If you're within reach of New York City, drop everything and go to the show, at the Minetta Lane Theater. If you've never seen the Flying Karamazov Brothers, (different link from the last one) find out when they're next in your area and go. Go, I tell you!

Why are you still here?

Saturday, August 28, 2010

Follow me closely on this one.

Driving along the Boston Post Road, we pass the buildings of the former United Hospital in Port Chester, which has been closed and empty for some time, as I mention to my fellow passengers.

"Talking of hospitals," Tertius chimes in, "that reminds me that there's a church in Virginia that looks like a jail!"

Nothing to do with the above, but I'm a little peeved with Jennifer Aniston, who has so far failed to respond to my generous invitation in an earlier footnote to run away with me. I mean, it's not as if that film career is all it should be, she's still single, ever since that Pitt bounder didn't work out, and -- Good Lord -- she's forty next year, so she's not going to get offers like this every day. And I hear she wants a child. Well, I've already got three, she's welcome to one of mine.

Friday, August 27, 2010

The Daily Insult.

We're at my new location, and I point out to the boys that a narrow floor-to-ceiling bookcase provides a perfect fit for my (virtually) complete works of P.G. Wodehouse, with ancillary biographies and celebrations -- a hundred-plus books, mainly paperback, mainly orange-spined Penguins.

"Aren't you a little obsessed?" Primus comments.

"Not at all, " I lie. "He's my favorite author, and he's taught me more than any other writer about how to write funny."

"You're funny?" he asks, puzzled.

Thursday, August 26, 2010

Parenting tips no. 78

A fractious day among the young gentleman leads to an emotional Primus storming into the house from the back yard demanding that I instantly take retribution on Secundus for threatening to throw a rock at him. When I refuse to carry out his orders -- suspecting, oh, what's the phrase, "another side to the story" -- he accuses me of lacking all human feelings for his firstborn and arranges his own revenge by hiding Secundus's favorite stuffed animals. He thus earns Daddy's threadbare lecture on the dangers of escalation and the joys of forgiveness. But Primus, in full spate, is the 11-year-old tough-on-crime candidate, requiring justice without mercy.

Later, after the annual pilgrimage to Staples with three back-to-school supply lists and four short attention spans, it's my turn to think fondly of the law-and-order policies of the late King Herod. But we're driving home at last, and I notice that P and S in the back seat are now merrily enjoying a conversation.

"You see what happens if you let a little time pass," I comment. "Now, you're best friends again. Two hours ago, you too wanted to kill each other."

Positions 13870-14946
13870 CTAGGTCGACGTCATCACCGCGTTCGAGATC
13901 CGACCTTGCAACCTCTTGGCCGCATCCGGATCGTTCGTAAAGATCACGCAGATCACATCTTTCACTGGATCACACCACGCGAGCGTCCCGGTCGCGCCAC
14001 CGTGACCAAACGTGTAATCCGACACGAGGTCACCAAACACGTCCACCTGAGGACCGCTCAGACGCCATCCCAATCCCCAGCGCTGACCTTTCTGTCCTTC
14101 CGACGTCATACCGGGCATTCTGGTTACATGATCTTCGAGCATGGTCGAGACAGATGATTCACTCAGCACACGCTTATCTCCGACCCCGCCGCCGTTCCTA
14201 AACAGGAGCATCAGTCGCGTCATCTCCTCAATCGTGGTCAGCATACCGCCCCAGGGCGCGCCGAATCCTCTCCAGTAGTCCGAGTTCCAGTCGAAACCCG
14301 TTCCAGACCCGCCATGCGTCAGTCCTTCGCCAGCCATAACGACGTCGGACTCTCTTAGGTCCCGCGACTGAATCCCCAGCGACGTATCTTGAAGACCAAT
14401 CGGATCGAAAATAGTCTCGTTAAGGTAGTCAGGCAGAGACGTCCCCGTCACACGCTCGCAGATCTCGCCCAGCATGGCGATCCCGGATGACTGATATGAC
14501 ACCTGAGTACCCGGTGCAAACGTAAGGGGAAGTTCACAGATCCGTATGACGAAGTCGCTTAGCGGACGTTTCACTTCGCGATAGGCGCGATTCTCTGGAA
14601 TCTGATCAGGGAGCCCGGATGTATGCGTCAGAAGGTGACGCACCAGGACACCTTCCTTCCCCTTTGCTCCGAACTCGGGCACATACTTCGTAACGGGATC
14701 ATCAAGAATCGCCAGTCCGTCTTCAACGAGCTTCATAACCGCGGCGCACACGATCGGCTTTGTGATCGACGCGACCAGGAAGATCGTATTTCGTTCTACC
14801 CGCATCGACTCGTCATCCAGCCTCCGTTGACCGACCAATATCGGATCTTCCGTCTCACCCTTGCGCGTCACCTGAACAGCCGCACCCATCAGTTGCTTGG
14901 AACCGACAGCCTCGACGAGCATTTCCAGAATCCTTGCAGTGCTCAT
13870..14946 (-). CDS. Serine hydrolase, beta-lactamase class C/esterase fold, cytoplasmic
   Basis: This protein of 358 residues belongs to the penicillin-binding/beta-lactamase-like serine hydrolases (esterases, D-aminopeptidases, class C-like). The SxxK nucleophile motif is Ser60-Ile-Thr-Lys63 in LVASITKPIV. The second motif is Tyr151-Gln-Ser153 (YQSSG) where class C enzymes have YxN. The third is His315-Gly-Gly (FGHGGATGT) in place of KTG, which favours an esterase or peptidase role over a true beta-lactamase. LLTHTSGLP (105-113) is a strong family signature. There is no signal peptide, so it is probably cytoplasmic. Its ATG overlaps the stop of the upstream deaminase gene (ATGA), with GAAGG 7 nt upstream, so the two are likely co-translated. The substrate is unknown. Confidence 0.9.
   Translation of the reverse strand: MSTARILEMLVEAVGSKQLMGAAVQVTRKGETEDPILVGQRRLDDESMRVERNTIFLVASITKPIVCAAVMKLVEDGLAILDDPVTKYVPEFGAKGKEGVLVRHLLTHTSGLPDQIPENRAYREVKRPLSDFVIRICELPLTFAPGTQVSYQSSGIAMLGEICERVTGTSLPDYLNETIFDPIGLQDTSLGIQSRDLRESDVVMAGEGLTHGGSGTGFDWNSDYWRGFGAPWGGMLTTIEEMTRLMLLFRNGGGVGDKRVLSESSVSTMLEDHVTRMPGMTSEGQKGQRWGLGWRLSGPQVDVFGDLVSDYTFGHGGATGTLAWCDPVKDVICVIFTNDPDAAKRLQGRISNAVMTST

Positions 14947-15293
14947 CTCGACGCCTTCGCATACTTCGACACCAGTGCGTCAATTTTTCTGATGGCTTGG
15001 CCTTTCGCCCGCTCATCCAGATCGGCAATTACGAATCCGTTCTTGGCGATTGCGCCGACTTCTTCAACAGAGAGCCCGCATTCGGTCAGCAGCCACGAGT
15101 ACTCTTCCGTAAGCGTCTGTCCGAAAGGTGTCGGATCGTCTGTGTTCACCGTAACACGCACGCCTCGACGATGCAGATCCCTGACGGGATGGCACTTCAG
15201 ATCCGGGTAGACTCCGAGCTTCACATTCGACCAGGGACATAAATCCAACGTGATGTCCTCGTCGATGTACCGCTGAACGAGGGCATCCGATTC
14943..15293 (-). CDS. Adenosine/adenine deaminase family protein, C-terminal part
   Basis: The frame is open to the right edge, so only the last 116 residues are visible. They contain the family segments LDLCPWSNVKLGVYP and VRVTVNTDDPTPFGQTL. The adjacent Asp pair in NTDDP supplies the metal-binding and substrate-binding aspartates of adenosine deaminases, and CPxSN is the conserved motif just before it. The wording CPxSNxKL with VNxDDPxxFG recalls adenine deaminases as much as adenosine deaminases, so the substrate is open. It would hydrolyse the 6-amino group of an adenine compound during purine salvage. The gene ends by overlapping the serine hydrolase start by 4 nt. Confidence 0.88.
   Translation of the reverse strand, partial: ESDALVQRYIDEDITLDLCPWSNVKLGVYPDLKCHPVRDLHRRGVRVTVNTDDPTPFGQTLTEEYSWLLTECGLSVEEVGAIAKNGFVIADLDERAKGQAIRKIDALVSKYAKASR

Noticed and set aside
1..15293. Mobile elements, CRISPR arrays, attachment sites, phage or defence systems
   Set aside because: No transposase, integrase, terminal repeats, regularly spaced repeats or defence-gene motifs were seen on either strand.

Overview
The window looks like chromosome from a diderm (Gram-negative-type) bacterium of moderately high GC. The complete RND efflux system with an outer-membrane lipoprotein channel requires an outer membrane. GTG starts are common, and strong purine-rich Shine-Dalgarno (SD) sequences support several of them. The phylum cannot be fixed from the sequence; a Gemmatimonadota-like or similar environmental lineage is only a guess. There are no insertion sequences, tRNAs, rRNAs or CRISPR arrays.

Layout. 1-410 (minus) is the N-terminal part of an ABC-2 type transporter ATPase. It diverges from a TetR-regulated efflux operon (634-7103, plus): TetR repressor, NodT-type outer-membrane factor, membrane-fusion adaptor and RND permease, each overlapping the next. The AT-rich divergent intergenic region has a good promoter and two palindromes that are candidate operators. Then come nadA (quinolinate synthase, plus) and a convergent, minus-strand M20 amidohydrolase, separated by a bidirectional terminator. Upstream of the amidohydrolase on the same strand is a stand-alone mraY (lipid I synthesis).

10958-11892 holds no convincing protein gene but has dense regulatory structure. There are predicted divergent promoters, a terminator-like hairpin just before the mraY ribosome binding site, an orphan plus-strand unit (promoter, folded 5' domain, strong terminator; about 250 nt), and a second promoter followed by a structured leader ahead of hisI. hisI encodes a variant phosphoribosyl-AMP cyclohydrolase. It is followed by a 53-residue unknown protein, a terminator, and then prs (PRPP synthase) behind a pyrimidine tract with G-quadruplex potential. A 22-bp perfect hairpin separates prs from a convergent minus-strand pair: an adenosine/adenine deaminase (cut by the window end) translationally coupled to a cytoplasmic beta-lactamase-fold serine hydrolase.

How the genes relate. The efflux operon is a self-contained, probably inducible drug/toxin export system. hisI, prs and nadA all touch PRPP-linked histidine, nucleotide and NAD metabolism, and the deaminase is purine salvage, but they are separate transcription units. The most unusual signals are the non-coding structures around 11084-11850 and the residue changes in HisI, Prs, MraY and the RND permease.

"Good times," sighs Secundus nostalgically.

Wednesday, August 25, 2010

The Daily Insult.

We're sitting at dinner, considering family resemblances. It's decided that Tertius is the one who looks most like me. Sensing an opportunity to do one of his famous impressions, he leaps to his feet.

"I'm going to get some stilts and gray hair," he declares excitedly, and then looks more closely at me. "White hair, I mean," he adds.

(A moment later, he's inspecting the back of my head. "There's still some brown hair here," he tells me. "Can't you see it?"

No, when I turned around, I was gone.)

Monday, August 23, 2010

Aw come-on, Steve, you don't want to marry Eunice.

It's been a tradition on my birthday that I get to swat the ankle-biters away from the television and watch a favorite movie undisturbed. Usually Kind Hearts and Coronets or American Dreamer ("I'm Rebecca Ryan, and I can drink any man here under the table.") Feeling guilty about slanging off Peter Bogdanovich's early works in this blog -- and desperately needing a laugh this year -- I choose What's Up, Doc? (1972), co-written by the mighty Buck Henry.

Farce, screwball, romcom, slapstick . . . It never dates, it never fails. Flawless casting, flawless timing. Was Barbra Streisand ever more appealing? (And yet, she's fairly dismissive of this movie, even on the commentary. She needn't be.) Please don't do a remake with Jennifer Aniston.*

Streisand's character, Judi Maxwell, makes a habit of stepping into the street without looking, causing traffic accidents. Apparently, Bogdanovich decided to add a fender-bender at short notice, when there were no stunt cars lined up. So he sent a crew member to a car rental agency, with instructions to get two cars with maximum collision insurance, filmed the scene, and then returned the wrecked vehicles.

*Jennifer, if you're reading this: Give up movies and run away with me! With your millions, I could easily keep you in the manner to which you've become accustomed.